LONDON — BP has sued the United States government for allowing the Environmental Protection Agency (EPA) to do its job.
The EPA last year barred BP from competing for new federal contracts in the wake of the energy giant’s catastrophic 2010 oil spill into the Gulf of Mexico. The EPA’s decision came less than a year after BP agreed to pay a record $4.5 billion to settle criminal charges stemming from the spill, which deluged Gulf shorelines with nearly five million barrels worth of oil.
BP called the decision “punitive, arbitrary, capricious, and an abuse of the EPA’s discretion,” before filing suit in federal court to overturn the contract bans.
“These tree-huggers have already cost us billions of dollars,” said a spokesman for BP. “How many seagulls do you have to scrub with your bare hands before people know you’re sorry? Enough is enough.”
The Obama administration said that the agency acted without its permission and promised to reprimand senior EPA officials as well as Administrator Gina McCarthy. A statement issued by the White House promised to “put the EPA back in its place.”
“We sincerely apologize to our friends at British Petroleum for any inconvenience that may have resulted from the EPA’s overzealous, unilateral decision. We consider them a rogue agency that evidently forgot who they work for,” read the statement.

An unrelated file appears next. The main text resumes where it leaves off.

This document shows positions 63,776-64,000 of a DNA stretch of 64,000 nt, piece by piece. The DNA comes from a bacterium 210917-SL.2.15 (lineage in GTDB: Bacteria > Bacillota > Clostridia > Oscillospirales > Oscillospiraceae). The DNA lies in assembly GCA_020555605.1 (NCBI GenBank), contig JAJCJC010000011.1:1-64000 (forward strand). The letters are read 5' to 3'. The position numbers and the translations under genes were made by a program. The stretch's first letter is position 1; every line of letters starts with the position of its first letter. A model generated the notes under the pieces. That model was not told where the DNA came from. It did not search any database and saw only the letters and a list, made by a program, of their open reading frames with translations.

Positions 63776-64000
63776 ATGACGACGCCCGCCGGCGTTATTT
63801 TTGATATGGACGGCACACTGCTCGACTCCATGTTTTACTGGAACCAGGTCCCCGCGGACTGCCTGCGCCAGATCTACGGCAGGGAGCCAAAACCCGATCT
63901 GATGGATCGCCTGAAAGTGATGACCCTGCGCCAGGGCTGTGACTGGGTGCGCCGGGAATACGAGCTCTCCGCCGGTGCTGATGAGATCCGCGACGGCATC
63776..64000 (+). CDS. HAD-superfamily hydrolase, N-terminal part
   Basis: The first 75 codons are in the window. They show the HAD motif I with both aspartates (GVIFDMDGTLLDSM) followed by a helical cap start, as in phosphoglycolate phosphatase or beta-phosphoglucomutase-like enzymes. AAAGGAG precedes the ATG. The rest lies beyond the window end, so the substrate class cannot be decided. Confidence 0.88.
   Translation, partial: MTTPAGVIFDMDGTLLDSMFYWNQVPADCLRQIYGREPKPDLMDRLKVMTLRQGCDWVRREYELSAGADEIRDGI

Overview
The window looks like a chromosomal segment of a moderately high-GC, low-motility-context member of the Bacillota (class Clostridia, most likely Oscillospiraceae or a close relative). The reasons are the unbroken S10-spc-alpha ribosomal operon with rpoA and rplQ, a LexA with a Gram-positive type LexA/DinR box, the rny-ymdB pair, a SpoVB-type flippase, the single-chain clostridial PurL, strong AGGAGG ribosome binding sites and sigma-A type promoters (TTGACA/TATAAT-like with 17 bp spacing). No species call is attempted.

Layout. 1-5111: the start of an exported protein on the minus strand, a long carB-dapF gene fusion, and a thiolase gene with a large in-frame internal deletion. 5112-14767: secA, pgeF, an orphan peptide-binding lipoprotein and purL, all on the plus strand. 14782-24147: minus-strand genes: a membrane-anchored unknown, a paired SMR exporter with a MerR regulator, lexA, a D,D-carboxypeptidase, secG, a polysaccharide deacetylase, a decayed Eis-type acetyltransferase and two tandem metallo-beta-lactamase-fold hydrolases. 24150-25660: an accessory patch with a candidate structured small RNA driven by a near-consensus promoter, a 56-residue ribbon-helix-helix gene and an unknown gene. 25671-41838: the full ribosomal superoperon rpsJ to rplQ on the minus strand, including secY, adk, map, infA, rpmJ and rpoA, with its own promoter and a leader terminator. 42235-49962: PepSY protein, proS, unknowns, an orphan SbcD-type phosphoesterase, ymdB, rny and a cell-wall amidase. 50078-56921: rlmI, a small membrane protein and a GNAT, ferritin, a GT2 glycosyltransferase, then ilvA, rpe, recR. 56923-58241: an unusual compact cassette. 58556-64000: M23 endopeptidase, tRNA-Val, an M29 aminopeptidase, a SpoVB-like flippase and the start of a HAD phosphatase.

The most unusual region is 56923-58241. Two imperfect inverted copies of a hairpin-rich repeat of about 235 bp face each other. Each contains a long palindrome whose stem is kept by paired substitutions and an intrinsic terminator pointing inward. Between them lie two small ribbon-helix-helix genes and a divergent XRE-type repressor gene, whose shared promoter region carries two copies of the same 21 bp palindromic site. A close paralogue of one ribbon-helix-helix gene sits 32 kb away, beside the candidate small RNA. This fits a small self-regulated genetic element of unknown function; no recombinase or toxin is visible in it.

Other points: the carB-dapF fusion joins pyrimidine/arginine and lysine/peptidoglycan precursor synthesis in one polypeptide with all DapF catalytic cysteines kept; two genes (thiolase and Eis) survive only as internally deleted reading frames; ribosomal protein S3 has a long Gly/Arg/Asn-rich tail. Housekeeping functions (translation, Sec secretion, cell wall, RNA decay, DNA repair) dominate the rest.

As a peace offering, President Obama offered BP first dibs on the Keystone XL pipeline and gave the company permission to “get [its] frack on.”
BP has for many years been one of the US military’s biggest suppliers of fuel, with government contracts worth an estimated $1.34 billion. In addition to its government contracts, the company spends millions of dollars each year lobbying for energy causes.
BP CEO Bob Dudley addressed the media via teleconference, saying that he had always considered the US government one of the company’s “best friends,” and that the company decided to sue because “the contract bans felt like a stab in the back.”
“The government usually does a good job of keeping the EPA in check. We were sorry to see that they let things go this far, and we decided that a lawsuit was necessary to send a message,” said Dudley.
Dudley also placed blame on the public for pushing agencies like the EPA to hold oil companies accountable. “People always act like we spilled their oil into the ocean. We’re the ones who have to spend billions of dollars on lawsuits and cleanup. The public needs to understand that if they want to have gas in their cars, sometimes they have to live with gas in their oceans.”